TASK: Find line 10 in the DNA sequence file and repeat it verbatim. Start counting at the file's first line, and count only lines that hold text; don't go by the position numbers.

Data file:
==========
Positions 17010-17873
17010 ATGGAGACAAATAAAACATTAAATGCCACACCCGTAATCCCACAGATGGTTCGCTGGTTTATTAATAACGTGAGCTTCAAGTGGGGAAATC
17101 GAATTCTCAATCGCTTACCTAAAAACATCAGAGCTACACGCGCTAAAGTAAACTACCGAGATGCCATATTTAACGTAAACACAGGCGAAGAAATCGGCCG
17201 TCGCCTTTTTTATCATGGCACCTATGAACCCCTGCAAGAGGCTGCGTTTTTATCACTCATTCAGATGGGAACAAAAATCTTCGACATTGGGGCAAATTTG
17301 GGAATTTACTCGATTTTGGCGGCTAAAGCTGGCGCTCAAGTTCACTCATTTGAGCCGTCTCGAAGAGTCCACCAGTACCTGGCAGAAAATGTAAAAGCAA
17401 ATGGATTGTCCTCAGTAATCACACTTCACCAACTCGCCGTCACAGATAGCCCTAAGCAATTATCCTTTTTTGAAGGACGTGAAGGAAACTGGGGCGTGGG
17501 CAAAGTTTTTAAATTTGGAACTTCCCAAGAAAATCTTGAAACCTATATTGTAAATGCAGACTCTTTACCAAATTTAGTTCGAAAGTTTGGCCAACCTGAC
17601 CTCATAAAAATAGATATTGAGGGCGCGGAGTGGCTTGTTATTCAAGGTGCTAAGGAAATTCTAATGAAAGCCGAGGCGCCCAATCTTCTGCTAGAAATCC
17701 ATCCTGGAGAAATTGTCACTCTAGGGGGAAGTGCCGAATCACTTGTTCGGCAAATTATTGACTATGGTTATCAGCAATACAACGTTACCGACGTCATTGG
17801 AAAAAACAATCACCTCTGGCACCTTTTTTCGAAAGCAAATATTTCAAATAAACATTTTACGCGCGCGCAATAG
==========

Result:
17801 AAAAAACAATCACCTCTGGCACCTTTTTTCGAAAGCAAATATTTCAAATAAACATTTTACGCGCGCGCAATAG